Although my Christmas tree has been up and decorated for over a month, the busyness of the season has kept me preoccupied and in seeming perpetual motion–up until a couple of days ago. This celebratory weekend started off Friday with a favorite of my Christmas Traditions: an evening with a play and sing along of Handel’s Messiah in exquisite Memorial Church at Stanford University. The grandeur of the historic church as melodic voices raised the unequaled notes of Handel’s masterpiece.
Saturday, I finally settled on a recipe for the school potluck get together and went off to the grocery store. The funny thing is that I didn’t realize a parent of a child I have taught checks at the grocery story where I sometimes shop. Much to my consternation, when I got to the checkstand I was greeted by name before I even provided any form of payment with my name on it. At that point I realized who was going to ring up my purchase. Knowing somebody there helps me feel more like I am part of a community and not just an insignificant digit after the decimal point on the population sign of the third most populated city in California.
Once I had the groceries, I just needed a mini muffin tin to make the Spanakopita Bites I had settled on for the potluck. I tried to pop into a couple of overcrowded stores with ridiculously long lines of customers waiting to check out, I decided I would improvise somehow. Since I have lived this long without ever needing mini muffin tins, I realized it would have been a frivolous purchase. Instead, I chose to go with spanakopita cups made in regular-sized muffin tins and after my experience layering and buttering phyllo dough before adding the filling, I am certainly relieved I hadn’t purchased mini muffin tins. I doubt I would have made it to the get together. It would have taken forever. As it was, I was just a half an hour after start time, but still well before about half of the other attendees. It was a fun evening of chatting and talking about our upcoming break.
After cleaning up the dishes remaining from making my holiday Spanakopita Bites, which seemed like it took forever, I made a midday meal, creating even more dishes.
I geared up to make a holiday dessert for another upcoming get together. As a girl, one of my favorite Christmas traditions was making Christmas cut out cookies. Although she usually mixed up the dough, my mom would marshal my three sisters and me into the kitchen to cut out, bake, and decorate gingerbread and sugar cookies. My warm, happy holiday memory of cookie making is one that has persisted and a tradition that I have duplicated over the years. However, for the past couple of years I have lived in a house with a very small kitchen that was not at all conducive to cooking. Now that I have moved into a home with a spacious, newly remodeled kitchen, my joy in cooking and baking has resurged. I find it satisfying and relaxing, kitchen clean up notwithstanding.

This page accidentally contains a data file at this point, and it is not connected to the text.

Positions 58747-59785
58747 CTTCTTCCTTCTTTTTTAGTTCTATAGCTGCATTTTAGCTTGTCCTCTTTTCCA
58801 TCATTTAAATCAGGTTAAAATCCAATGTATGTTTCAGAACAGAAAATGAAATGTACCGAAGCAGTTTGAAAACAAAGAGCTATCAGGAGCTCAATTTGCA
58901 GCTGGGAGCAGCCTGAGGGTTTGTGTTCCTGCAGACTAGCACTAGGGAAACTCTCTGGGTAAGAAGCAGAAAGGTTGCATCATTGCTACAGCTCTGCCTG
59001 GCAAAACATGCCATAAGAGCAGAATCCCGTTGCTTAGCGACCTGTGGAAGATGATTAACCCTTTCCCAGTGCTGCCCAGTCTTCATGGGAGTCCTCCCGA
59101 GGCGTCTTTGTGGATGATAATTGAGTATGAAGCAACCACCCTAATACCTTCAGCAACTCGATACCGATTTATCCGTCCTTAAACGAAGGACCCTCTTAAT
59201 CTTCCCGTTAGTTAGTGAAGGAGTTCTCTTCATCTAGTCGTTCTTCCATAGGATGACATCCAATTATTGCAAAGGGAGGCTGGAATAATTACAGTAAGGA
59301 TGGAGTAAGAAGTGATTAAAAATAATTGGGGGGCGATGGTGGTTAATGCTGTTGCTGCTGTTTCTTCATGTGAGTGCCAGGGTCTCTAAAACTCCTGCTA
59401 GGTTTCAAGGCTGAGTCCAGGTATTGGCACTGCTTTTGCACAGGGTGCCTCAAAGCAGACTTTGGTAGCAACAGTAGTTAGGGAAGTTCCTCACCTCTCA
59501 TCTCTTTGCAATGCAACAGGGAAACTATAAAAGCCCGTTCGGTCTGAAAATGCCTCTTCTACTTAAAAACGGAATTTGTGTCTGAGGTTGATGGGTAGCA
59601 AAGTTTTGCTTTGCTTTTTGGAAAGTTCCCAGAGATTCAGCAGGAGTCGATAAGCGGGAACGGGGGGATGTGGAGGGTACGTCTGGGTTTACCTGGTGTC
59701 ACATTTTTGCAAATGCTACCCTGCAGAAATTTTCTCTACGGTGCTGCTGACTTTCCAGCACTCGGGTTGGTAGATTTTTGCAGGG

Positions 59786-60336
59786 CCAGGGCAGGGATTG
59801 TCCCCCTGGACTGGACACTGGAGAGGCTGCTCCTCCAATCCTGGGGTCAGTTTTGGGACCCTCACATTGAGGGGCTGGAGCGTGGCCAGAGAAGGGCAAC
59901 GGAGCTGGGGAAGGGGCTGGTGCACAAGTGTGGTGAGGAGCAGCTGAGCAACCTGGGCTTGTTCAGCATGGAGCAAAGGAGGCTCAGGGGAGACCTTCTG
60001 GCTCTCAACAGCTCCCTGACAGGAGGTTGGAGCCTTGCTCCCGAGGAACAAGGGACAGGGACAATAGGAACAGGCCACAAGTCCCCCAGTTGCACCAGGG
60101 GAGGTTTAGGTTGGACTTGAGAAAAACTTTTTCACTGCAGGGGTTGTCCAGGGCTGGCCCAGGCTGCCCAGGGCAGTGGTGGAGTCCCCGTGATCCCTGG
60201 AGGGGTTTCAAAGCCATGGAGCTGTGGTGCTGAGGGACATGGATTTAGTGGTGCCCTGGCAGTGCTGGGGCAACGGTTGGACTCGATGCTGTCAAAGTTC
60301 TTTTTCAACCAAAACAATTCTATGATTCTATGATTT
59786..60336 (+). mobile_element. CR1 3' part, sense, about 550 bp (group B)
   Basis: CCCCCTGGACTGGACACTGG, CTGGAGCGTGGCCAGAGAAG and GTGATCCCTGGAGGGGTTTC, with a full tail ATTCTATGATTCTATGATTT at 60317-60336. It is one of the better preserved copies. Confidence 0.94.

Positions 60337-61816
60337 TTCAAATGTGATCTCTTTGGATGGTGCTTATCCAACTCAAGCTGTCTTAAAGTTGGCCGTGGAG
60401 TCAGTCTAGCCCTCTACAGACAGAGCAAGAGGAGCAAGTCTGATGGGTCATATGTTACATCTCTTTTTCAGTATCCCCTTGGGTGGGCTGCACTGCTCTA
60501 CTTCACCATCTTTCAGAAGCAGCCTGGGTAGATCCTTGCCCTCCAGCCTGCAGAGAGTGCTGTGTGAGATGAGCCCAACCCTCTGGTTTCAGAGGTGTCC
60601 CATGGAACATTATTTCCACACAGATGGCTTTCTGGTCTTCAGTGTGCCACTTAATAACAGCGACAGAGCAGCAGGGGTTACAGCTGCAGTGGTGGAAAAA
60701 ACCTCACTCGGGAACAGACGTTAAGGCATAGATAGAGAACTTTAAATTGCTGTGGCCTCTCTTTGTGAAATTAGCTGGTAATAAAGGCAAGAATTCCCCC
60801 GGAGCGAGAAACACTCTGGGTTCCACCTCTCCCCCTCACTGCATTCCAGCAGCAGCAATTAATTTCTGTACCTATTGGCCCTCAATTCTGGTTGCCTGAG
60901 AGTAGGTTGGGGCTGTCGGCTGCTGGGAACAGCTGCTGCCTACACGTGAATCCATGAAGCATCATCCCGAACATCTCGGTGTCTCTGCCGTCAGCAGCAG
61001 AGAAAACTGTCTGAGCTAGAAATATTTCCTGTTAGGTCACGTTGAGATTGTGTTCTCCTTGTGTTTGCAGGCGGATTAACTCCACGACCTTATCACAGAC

Just as I was getting organizing things for baking cookies, a friend unexpectedly popped over. We had a makeshift dinner and then after a quick run to the store for essential ingredients for gingerbread, began mixing up cookies. Just like when I was little and my sisters and I all worked together in the kitchen, my friend measured out the dry ingredients while I creamed and mixed the rest. We each took a turn mixing the two together and when it was divided and wrapped for the refrigerator, we whipped up some buttercream frosting for decorating our spicy little figures before settling in to watch a Christmas movie while waiting for the dough to chill.
After waiting as long as possible in the face of the enticement of spicy gingerbread, we went back to the kitchen and armed with our own rolling pins and bits of dough, we started rolling and forming our Christmas gingerbread cookies. As I rolled and cut the dough, I thought about how long it had been since I had made Christmas cookies and then suddenly got caught up in the joyful rhythm of rolling, cutting, and placing cookies on my quickly filled baking sheet. Before long the cookies were out of the oven and cooling on a wire rack. In the meantime we mixed color into bowlfuls of frosting and began assembly pastry bags for decorating our gingery shapes. Anxious to begin, the first too-warm cookie caused the frosting to run. So, I slowed down and let the rest cool a little more before deciding how to decorate each one.
In spite of the fact that I ended the day just as it started–with a sink full of dishes to be washed–I have a deep sense of contentment and accomplishment. Although I have few baked cookies left to show for my efforts, I am filled with the joy of sharing a simple holiday tradition, inviting someone to share my kitchen, and devouring decorated gingerbread cookies and icy glasses of milk in wreath-decked glass holiday tumblers.